This is by no means a bad transfer, and in fact nearly all of the problems inherent within the transfer are stylistic ones (with even the halos coming as a result of softening); which means that even though it might not be as stunning as a release such as Tron: Legacy, Life As We Know it still looks pretty good on Blu-ray (much better than on DVD), and is both crisp and warm enough to fully satisfy its core fan-base.
Also above average, yet not stunningly impressive, is Life As We Know It’s 5.1 DTS-HD MA soundtrack; which excellently reproduces clean, crisp, and intelligible dialogue throughout, contains some good directionality, and a decent bit of ambience in crowded locations (such as at an airport, or during any of the several crowed parties), but fails to ‘wow’ any listener due to the rear channels largely remaining inactive, and the track generally having little ‘pop’.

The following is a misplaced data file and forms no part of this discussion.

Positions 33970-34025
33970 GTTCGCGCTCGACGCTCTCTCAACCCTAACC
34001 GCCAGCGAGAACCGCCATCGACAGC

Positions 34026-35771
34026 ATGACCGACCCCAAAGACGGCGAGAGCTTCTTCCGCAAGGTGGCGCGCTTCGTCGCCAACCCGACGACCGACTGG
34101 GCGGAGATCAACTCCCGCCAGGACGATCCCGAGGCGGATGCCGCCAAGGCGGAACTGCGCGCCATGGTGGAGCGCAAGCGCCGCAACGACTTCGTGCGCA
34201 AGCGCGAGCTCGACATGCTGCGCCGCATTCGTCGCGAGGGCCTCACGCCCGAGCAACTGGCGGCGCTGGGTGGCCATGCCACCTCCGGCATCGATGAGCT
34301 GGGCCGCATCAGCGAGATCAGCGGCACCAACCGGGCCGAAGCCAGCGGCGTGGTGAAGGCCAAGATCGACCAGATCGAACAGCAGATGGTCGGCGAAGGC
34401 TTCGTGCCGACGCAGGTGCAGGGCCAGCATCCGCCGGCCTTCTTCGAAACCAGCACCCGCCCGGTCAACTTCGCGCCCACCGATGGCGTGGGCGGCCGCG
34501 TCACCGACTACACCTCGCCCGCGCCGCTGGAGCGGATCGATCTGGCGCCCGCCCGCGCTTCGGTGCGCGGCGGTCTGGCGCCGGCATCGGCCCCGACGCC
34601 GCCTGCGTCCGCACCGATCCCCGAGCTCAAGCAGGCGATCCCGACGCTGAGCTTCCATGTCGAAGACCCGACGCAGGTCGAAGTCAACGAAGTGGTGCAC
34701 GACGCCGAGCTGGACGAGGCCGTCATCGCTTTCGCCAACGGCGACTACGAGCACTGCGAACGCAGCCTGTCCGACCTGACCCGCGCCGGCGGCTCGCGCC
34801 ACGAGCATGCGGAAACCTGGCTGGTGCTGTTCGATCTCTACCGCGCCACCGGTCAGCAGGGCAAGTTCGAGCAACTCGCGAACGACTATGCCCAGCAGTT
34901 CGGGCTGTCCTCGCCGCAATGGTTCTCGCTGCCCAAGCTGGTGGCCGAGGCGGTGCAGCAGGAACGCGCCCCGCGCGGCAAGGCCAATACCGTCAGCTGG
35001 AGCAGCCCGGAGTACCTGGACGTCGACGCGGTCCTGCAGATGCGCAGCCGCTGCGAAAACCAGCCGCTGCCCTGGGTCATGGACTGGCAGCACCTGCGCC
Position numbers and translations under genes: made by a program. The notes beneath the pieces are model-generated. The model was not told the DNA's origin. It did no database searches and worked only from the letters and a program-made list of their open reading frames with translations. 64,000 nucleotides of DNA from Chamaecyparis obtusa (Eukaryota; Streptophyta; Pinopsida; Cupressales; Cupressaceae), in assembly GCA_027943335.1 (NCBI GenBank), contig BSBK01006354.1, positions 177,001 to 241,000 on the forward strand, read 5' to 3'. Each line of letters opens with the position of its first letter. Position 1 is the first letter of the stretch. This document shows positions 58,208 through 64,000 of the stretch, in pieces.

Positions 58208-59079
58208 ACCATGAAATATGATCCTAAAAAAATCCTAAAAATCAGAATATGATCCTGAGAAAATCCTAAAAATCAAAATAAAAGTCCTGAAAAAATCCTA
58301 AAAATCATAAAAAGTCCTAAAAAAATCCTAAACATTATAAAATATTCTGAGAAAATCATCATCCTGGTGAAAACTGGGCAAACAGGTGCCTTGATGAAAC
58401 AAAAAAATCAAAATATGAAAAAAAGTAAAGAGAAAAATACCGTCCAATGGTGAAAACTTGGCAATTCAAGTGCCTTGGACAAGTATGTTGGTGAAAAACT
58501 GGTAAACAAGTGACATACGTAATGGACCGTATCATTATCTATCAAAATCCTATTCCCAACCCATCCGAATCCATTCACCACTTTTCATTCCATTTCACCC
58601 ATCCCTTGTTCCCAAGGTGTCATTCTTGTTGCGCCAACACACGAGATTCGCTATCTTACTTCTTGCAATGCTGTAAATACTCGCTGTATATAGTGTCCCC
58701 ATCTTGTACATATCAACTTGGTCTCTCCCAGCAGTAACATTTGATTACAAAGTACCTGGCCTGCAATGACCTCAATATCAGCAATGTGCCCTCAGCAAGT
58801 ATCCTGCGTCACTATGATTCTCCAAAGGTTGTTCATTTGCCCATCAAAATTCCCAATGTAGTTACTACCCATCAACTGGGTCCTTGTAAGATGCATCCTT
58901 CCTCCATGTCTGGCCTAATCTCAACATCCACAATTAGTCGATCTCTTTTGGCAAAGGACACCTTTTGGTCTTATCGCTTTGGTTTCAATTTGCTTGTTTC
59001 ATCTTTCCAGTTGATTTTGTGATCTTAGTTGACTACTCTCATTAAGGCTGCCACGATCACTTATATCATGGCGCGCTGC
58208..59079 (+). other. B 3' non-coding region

As far as rom-com soundtracks go, this is a pretty decent audio mix that stands at least as tall as most of its major competitors, is engaging enough, and has no real problems to speak of; meaning that while it’s never going to make a store demo, the soundtrack for Life As We Know It will be more than adequate for anyone wanting to watch an amusing rom-com.
Kicking off with a selection of deleted scenes that are fairly dull, and rightly removed from the final film, the selection of special features for the Life As We Know It Blu-ray largely revolve around the three HD-exclusive featurettes; which consist of A Survival Guide to Instant Parenting (a promotional piece where the cast lay on some amusing parenting advice), Becoming the Best Mom Ever (witnessing the challenges Katherine Heigl faced in becoming an overnight mother), and The Triplet Tamer (in which Josh Duhamel furthers his sex appeal by getting sentimental; when talking about what it was like to work with the triplets who played the young Sophie).